London, England -- July 7, 2009
-- Analysis of findings from Semicast’s Embedded Processing Service shows that ARM maintained its position as the leading architecture for embedded processors in digital home applications in 2008, ahead of MIPS and Power Architecture.
In its most recent analysis of the market opportunities for ARM in embedded processing, Semicast estimates that cell phones accounted for around 60% of revenues for ARM-based embedded processors in 2008, with other applications making up the remaining 40%. Over the next five years, that ratio is forecast to move to closer to 50/50, as ARM expands its presence in markets and applications beyond the phone. Colin Barnden, Principal Analyst at Semicast Research, commented “Semicast identifies the Digital Home as a key growth area for the ARM architecture in the years ahead, as well as one of the key battlegrounds for suppliers of embedded processors”.
ARM is estimated to have maintained the leading position over both MIPS and Power Architecture in digital home applications in 2008 and, looking beyond the 2009 downturn, Semicast judges that ARM will extend its lead over both architectures in the medium term. Semicast’s research shows that ARM and MIPS are engaged in a ferocious battle in applications such as home networking gear, handheld games consoles, media players/MP3 players, digital cameras, digital TVs, set-top boxes and DVD recorders, all of which are key growth areas for both architectures over the coming years. In comparison, Power Architecture has achieved the dominant position in wired games consoles, with design-wins for the Sony PlayStation 3, Nintendo Wii and Microsoft Xbox 360. However Power Architecture is forecast to see only a moderate increase in revenues in other areas of the Digital Home, so its presence in the coming years is judged to remain somewhat limited to the console arena.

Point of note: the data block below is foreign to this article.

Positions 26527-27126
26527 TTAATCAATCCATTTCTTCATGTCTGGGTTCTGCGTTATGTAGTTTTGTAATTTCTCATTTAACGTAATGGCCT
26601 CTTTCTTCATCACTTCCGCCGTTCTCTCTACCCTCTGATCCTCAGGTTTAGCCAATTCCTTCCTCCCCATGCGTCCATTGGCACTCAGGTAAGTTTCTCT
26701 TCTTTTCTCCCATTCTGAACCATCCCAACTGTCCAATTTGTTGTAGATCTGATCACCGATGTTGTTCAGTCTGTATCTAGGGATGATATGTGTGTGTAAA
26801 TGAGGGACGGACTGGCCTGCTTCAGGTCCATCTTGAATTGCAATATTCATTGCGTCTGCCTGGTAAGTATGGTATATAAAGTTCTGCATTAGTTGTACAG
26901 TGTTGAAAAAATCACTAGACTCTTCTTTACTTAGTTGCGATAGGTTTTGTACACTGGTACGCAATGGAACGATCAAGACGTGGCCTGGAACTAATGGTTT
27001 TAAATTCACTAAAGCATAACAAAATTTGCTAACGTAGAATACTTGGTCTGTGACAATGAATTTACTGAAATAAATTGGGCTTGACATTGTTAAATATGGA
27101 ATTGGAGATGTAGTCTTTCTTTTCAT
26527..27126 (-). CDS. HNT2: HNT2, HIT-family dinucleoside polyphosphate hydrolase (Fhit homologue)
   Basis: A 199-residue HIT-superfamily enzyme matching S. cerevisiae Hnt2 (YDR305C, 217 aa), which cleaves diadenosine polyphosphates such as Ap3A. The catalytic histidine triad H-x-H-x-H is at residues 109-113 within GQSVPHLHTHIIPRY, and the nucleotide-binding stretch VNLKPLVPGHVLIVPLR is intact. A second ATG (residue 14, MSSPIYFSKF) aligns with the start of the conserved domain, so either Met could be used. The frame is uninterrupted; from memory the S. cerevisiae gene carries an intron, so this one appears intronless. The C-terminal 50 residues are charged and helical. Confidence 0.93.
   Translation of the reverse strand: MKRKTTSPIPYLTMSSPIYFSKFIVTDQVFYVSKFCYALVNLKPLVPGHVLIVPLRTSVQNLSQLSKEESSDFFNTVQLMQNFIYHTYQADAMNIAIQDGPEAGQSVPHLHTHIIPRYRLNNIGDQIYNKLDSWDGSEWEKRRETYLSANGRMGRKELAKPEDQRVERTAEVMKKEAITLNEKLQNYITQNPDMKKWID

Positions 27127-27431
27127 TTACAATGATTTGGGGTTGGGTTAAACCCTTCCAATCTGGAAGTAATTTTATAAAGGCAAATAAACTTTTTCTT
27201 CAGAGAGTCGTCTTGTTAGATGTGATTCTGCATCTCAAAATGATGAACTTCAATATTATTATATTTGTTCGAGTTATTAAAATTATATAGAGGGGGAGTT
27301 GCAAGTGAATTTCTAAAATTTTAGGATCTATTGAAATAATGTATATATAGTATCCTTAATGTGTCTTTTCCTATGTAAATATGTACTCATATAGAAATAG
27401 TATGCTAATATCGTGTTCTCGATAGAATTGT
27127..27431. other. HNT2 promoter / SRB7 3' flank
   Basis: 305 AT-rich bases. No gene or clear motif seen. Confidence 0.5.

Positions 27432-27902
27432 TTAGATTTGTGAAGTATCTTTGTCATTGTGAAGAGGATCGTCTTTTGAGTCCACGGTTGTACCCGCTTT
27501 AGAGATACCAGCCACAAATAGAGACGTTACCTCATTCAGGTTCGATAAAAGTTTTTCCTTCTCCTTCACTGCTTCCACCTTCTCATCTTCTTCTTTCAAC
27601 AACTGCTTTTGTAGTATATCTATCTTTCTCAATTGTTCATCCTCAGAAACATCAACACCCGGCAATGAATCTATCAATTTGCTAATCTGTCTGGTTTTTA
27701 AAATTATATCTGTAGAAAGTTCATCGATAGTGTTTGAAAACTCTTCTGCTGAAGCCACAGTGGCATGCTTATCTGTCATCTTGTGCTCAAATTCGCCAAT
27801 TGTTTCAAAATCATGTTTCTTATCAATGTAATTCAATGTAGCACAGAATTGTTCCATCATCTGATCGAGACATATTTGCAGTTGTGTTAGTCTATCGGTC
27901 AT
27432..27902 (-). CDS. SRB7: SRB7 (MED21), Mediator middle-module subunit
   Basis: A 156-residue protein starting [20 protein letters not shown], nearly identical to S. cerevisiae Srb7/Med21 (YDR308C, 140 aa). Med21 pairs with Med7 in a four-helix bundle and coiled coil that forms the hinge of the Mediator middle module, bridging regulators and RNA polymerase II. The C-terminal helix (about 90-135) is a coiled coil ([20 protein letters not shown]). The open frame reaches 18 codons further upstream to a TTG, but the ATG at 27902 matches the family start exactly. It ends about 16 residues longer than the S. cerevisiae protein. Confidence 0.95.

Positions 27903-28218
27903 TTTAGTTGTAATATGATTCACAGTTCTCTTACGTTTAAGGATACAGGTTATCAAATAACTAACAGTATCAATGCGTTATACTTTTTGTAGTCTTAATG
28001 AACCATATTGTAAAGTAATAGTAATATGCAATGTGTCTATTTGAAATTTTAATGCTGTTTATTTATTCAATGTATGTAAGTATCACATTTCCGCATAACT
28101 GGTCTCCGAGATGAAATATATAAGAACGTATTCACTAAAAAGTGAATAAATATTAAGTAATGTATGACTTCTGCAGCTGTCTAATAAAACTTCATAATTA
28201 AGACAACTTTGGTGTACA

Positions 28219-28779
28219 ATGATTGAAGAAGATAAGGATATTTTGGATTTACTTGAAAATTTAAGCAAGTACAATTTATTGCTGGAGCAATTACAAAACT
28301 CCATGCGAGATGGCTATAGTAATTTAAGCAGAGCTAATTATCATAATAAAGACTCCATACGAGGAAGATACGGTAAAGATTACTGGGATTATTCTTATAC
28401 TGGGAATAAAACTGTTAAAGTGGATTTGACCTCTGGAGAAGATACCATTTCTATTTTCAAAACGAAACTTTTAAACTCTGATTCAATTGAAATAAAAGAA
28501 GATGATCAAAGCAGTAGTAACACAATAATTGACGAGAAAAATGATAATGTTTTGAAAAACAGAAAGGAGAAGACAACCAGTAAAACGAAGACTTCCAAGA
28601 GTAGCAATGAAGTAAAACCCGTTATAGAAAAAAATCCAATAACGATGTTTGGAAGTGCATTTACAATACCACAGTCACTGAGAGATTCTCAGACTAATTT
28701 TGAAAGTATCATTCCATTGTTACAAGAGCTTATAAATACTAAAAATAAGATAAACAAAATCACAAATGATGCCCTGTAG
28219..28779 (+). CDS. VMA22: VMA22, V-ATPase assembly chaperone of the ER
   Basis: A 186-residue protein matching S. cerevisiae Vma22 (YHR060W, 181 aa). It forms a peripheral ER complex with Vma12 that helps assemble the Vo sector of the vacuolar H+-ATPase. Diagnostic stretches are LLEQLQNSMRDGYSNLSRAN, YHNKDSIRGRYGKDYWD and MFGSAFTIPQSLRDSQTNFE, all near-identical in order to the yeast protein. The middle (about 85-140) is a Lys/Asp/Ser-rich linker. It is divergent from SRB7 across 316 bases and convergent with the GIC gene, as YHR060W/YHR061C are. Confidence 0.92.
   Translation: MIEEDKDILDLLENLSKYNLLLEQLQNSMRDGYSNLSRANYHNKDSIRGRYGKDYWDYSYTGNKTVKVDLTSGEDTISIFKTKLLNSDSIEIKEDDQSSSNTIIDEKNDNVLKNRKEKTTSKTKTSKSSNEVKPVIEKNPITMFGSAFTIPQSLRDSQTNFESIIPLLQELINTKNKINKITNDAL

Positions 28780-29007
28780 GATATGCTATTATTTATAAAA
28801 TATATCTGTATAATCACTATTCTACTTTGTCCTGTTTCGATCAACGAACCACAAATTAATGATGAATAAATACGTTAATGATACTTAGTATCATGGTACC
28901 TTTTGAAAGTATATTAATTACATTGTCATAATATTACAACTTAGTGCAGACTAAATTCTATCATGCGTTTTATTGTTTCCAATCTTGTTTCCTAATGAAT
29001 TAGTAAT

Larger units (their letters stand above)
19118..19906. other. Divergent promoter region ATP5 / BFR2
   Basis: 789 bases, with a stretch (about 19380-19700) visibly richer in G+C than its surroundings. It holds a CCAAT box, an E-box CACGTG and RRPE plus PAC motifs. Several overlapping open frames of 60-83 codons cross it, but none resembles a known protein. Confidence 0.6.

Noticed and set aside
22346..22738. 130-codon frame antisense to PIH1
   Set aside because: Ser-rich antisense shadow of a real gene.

Historically, x86 has not had a significant presence in the Digital Home, with its mix of price, performance and power consumption not best suited to consumer appliances. However lower power, lower cost variants of the x86 processor have been introduced in recent years, such as Intel’s Atom, while the partnership between Intel and TSMC to introduce the Atom processor as a CPU core for ASICs and ASSPs will further help to establish the x86 architecture in the Digital Home, where highly customized solutions are the norm. In the view of Semicast, x86 has some way to go to catch ARM, MIPS and Power Architecture in the Digital Home, so it cannot be viewed as a significant competitor in the short term. However it would be unwise to dismiss the medium and long term threat; for example, should AMD or Intel dislodge Power Architecture with an x86 processor in one of the next generation of wired games consoles, x86 revenues could pass Power Architecture’s in the Digital Home even prior to 2014.
Of suppliers of ARM, MIPS and Power Architecture-based embedded processors to digital home applications in 2008, Broadcom is estimated to have been the market leader. IBM, NXP, Samsung and Toshiba make up the top five, which between them accounted for over 50% of processor revenues.